Checklists New Lawyers Practice of Law

5 Things to Cover in Your Initial Case Assessment

175914283When a prospective client brings you a case, they’ll want to know immediately what you think. It’s rarely possible or wise to give a firm, unqualified opinion as to the likelihood of success, or even to recommend a particular course of action at the first meeting. But you can and should outline possible results, risks, costs, timing, and alternatives.

Based on the information the prospective client has provided, provide an initial assessment of the matter and the available alternatives. Here are 5 things to cover in this initial assessment:

___ 1. What you see as the significant legal or factual issues in the case and which way the issues (or some of them) might be resolved, assuming the facts as stated.

___ 2. If litigation is undertaken, what you envision in terms of:

  • Any steps that should be taken immediately (e.g., to prevent the running of a statutory deadline or to preserve evidence);
  • Legal research and factual investigation;
  • Possible pleadings (including cross-complaints), motions, and discovery the parties are likely to undertake;
  • The litigation’s likely duration and expense; and
  • The range of recovery or exposure for the client (if reasonably based on the information provided in the first interview and known to you).

___ 3. Whether the claim or defense could be considered unmeritorious and could present ethical or other problems if vigorous litigation is undertaken. Explain the risk of a malicious prosecution claim.

___ 4. The possibility of early settlement and the feasibility of a minimal cost approach to the litigation. Depending on the client’s legal sophistication, you might explain that:

  • The vast majority of lawsuits don’t go to trial;
  • The expenses of a lawsuit, if taken all the way to trial (or appeal), weighed against the potential outcome, may be prohibitive;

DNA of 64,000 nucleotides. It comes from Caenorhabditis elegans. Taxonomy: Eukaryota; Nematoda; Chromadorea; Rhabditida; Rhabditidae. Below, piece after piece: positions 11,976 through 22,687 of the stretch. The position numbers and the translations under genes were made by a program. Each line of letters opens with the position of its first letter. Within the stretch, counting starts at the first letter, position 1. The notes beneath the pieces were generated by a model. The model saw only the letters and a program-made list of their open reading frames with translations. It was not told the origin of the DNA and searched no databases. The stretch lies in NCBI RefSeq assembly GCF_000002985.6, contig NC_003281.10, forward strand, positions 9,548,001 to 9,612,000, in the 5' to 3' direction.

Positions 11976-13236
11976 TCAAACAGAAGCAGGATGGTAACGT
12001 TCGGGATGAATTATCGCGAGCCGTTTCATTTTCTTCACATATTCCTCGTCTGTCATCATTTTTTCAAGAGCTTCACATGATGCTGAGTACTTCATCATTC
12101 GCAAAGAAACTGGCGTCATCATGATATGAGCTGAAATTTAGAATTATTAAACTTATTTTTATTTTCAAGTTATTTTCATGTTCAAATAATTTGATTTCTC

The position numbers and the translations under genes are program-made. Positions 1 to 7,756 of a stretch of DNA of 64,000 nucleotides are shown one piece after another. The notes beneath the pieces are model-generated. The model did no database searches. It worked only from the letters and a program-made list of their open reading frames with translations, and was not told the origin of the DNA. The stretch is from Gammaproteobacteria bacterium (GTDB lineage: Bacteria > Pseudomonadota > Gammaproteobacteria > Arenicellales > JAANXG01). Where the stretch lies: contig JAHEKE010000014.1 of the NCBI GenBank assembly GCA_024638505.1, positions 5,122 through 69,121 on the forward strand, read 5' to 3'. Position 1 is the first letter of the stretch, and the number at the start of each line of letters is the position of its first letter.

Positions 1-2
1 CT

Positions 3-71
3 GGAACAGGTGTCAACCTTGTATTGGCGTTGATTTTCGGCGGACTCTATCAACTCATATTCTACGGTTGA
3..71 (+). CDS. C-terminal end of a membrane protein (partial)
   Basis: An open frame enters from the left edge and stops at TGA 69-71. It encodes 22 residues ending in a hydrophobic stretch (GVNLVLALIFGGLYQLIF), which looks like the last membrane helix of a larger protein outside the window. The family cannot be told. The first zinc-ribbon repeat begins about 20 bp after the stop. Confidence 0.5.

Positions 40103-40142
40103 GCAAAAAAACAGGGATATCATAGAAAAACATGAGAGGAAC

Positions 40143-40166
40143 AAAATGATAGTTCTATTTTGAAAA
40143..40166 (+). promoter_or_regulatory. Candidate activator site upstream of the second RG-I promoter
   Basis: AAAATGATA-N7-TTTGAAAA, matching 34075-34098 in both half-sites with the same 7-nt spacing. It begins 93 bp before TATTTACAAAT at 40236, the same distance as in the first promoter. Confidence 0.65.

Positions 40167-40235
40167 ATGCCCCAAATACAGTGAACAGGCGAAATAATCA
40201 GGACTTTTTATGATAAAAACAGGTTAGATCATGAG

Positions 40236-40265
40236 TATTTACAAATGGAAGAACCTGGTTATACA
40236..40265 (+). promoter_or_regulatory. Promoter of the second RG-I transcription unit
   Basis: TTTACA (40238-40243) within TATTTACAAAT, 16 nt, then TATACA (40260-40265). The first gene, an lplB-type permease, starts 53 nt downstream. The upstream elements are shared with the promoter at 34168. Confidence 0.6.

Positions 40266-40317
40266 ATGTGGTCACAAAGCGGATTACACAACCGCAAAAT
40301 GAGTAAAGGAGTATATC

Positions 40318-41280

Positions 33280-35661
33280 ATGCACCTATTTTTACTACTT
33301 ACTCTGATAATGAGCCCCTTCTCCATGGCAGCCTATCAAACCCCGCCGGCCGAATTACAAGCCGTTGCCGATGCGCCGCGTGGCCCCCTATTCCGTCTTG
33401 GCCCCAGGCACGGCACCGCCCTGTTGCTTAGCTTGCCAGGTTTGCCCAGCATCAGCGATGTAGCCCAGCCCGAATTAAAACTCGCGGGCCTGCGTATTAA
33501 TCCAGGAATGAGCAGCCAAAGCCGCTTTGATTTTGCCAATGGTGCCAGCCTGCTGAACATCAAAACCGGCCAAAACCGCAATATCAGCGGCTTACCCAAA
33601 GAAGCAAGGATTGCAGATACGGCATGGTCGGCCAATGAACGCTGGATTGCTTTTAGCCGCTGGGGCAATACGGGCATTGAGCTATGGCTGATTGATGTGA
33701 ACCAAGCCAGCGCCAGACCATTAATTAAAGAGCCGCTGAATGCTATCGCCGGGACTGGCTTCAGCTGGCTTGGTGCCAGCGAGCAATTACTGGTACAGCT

• Some cases settle quickly when concessions are made and a conciliatory stance is taken at the appropriate time; and
  • The other parties may nonetheless undermine settlement efforts, escalate discovery, and force the case to trial.

___ 5. The possibility of doing nothing or seeking to resolve the matter short of litigation if:

  • Liability is weak or too expensive to prove, or the chance of recovering damages from the prospective defendant is slim; or
  • Seeking a legal solution could escalate an already difficult situation, causing disclosure of confidential personal or business information, unflattering or intrusive publicity, or the setting of an adverse precedent arising from the case.

It may be a good idea to caution the client that litigation should be viewed as a last resort or the least desirable option, often taxing family or business resources emotionally and financially. Risks to be weighed include the possibility of having to pay the costs and fees of the adverse party if the suit is unsuccessful, or having to defend against a cross-complaint.

Most clients will appreciate, and some will expect, your written assessment of the issues and concerns outlined in this checklist within a reasonable time after you’re retained. Sophisticated clients may ask for an initial written analysis, plan, and proposal from you. Make sure that any written assessment includes a recitation of the pertinent facts known and assumed by you to be true.

For more on what to ask and tell during an initial interview with a prospective client, turn to CEB’s California Civil Procedure Before Trial, chapter 1.

Other CEBblog™ posts you may find useful:

© The Regents of the University of California, 2014. Unauthorized use and/or duplication of this material without express and written permission from this blog’s author and/or owner is strictly prohibited.

7 replies on “5 Things to Cover in Your Initial Case Assessment”

All great points. One thing I like to ask for, if the client has them, is any documents or statements by other parties likely to be involved in the case. For example, in a discrimination case, if the employee has emails with their supervisor or coworkers that the employee deems incriminating, its helpful to see them.

While I always take my client’s representations at face value, we all can suffer from a myopic view of events we’re involved in on a daily basis. Having an outside and neutral voice to add to the narrative can be extremely valuable in evaluating a case early on and for tempering your client’s expectations.

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